You are here

Keychange Charity Cressingham House Care Home Good

Reports


Inspection carried out on 27 February 2020

During a routine inspection

Keychange Charity Cressingham House Care Home is a Residential care Home that can accommodate up to 16 people. The service is part of the London based Christian organisation Keychange Charity which is a charitable non-profit making organisation. People in care homes receive accommodation and nursing or personal care as a single package under one contractual agreement. CQC regulates the premises and the care provided, both were looked at during this inspection. At the time of our inspection there were 10 people living there.

People’s experience of using this service and what we found

Quality assurance processes were carried out by the registered manager. However, issues regarding the management of records, such as, social support, health and safety, supervisions and appraisals and deployment of staffing levels needed further review to improve monitoring and record keeping.

We have made a recommendation for the provider to review all aspect of record keeping within the service.

People living at Cressingham House were positive about the staff being caring and kind, they were happy with the facilities and standards of care and support provided. People received good support from a committed staff team. People told us there were enough staff around to help them receive care and support.

People received person-centred care. Staff were familiar with the people they supported, and positive relationships had developed. Care plans were in place and generally contained the correct level of information in relation to the support people needed. Some areas of recording needed updating.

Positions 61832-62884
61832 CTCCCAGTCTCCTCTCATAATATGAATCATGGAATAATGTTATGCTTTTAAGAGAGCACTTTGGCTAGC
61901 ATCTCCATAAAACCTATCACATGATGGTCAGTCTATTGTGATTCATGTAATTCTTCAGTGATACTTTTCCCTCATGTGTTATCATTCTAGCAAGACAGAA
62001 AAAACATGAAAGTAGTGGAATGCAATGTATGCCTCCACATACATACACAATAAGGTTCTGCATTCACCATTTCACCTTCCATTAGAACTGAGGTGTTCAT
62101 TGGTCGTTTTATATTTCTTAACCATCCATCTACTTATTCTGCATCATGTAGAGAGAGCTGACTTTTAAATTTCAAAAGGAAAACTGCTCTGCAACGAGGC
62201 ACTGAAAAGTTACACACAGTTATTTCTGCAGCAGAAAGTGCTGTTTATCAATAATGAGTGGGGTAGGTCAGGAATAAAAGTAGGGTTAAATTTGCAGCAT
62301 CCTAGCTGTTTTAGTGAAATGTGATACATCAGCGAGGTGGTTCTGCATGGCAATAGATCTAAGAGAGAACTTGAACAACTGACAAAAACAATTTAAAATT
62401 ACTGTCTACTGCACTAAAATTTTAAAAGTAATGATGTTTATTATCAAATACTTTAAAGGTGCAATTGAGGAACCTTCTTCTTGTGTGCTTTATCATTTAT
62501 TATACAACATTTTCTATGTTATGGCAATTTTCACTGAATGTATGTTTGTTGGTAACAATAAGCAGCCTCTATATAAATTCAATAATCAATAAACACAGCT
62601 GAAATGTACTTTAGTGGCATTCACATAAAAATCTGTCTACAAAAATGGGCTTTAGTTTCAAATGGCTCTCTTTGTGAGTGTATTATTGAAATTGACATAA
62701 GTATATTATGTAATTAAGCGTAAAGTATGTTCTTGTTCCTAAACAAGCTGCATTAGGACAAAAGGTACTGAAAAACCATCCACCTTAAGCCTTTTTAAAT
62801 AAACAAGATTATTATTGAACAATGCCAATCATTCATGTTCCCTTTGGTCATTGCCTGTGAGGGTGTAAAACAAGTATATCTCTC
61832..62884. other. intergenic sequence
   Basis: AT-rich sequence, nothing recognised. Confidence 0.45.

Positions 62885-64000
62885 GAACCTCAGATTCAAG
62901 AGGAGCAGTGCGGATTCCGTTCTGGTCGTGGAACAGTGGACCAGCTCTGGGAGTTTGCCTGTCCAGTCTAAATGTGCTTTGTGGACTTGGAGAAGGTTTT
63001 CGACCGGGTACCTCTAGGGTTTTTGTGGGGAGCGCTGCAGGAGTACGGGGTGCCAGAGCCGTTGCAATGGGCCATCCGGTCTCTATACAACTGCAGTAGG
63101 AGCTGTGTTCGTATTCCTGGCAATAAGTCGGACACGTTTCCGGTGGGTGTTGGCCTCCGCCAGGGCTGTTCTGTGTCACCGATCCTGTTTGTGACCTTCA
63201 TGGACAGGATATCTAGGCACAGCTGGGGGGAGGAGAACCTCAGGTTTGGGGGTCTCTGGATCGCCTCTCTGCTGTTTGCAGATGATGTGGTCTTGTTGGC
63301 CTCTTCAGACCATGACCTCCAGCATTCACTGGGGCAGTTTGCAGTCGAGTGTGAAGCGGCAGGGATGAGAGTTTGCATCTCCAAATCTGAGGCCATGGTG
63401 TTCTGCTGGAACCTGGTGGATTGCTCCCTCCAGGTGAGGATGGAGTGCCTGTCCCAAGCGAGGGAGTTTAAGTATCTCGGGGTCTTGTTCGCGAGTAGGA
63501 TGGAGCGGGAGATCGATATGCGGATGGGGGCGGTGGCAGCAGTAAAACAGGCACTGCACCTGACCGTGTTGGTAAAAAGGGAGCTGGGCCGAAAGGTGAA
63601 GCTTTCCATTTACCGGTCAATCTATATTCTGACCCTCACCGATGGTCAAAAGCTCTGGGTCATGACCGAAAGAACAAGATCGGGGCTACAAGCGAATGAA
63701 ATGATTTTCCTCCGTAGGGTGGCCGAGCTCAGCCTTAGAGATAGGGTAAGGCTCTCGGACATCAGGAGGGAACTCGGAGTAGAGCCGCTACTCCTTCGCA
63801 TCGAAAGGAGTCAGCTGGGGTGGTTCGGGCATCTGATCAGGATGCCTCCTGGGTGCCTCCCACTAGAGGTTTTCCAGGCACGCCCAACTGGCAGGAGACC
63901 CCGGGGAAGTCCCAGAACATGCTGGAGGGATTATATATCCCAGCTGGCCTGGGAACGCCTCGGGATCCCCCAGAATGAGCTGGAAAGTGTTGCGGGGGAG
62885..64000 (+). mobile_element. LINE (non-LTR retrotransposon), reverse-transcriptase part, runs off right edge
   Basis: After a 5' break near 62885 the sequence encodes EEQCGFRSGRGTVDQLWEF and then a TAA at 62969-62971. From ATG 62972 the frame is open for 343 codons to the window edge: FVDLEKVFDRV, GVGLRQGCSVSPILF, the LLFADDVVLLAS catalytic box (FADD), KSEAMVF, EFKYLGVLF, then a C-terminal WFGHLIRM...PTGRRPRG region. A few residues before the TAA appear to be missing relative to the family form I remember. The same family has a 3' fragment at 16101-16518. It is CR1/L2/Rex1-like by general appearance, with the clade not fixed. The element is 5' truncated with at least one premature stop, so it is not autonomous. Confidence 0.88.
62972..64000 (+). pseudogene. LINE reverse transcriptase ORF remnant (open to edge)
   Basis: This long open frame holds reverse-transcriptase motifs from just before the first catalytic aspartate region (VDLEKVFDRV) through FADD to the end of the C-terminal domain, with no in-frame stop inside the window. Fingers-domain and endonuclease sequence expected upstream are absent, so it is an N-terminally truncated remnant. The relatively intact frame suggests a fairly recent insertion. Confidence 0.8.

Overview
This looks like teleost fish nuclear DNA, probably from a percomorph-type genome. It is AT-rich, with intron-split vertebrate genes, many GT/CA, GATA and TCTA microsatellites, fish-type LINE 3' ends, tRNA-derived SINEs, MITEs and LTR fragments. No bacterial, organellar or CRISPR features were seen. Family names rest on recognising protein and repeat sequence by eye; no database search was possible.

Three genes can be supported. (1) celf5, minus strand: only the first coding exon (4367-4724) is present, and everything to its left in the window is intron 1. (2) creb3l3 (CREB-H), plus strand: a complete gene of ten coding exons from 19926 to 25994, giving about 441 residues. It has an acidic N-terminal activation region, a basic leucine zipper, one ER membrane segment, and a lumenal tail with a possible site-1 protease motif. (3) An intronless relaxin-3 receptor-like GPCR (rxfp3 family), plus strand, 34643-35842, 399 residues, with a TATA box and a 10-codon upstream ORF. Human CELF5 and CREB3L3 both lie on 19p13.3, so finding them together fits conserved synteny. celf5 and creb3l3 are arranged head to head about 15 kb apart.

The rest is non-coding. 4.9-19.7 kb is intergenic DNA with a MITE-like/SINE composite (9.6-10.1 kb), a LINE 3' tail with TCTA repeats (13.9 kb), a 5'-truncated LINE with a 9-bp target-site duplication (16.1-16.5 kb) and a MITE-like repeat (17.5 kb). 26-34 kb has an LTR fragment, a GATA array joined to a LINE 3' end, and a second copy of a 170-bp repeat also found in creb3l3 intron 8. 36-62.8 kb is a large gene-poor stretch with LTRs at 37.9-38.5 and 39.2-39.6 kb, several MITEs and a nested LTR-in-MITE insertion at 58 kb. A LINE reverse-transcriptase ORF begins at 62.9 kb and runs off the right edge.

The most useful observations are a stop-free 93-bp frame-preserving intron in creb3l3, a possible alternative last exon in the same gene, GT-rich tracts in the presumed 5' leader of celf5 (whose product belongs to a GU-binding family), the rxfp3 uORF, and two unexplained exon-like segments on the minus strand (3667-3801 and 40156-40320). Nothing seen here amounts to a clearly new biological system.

Recruitment checks were organised and showed appropriate records to ensure staff were suitable to work at the service. The staff team were well trained and skilled in effective communication to ensure people felt supported.

People were supported to have maximum choice and control of their lives and staff supported them in the least restrictive way possible and in their best interests.

The service was clean and staff used appropriate techniques to prevent the spread of infection.

For more details, please see the full report which is on the CQC website at www.cqc.org.uk

Rating at last inspection

The last rating for this service was 'good' (published August 2017.) At this inspection we found the service to remain the same and rated the service as 'good.'

Why we inspected

This was a planned inspection based on the previous rating.

Follow up

We will continue to monitor intelligence we receive about the service until we return to visit as per our inspection programme. If any concerning information is received, we may inspect sooner.

Inspection carried out on 26 July 2017

During a routine inspection

The inspection took place on 26 July 2017 and was unannounced. The home is a large detached property that blends in with its neighbours and is not identified as a care home. It is situated in a quiet residential area, but close to the amenities of New Brighton. We last inspected the service on 25 and 30 March 2015 when we found that the home was providing a good service in all areas. At this inspection we found the service remained good.

The service is registered to provide accommodation and personal care for up to 16 people and 13 people were living there when we visited. The people accommodated were older people who required 24 hour support from staff. The home is part of the range of services provided by the London based Christian organisation Keychange Charity and had a manager who was registered with the Care Quality Commission.

All of the people we spoke with said they felt safe at all times. They felt there were always enough staff on duty and that call bells were answered very promptly. New staff had been recruited safely and the staff team had completed training courses covering a wide range of subjects to enable them to meet people’s needs.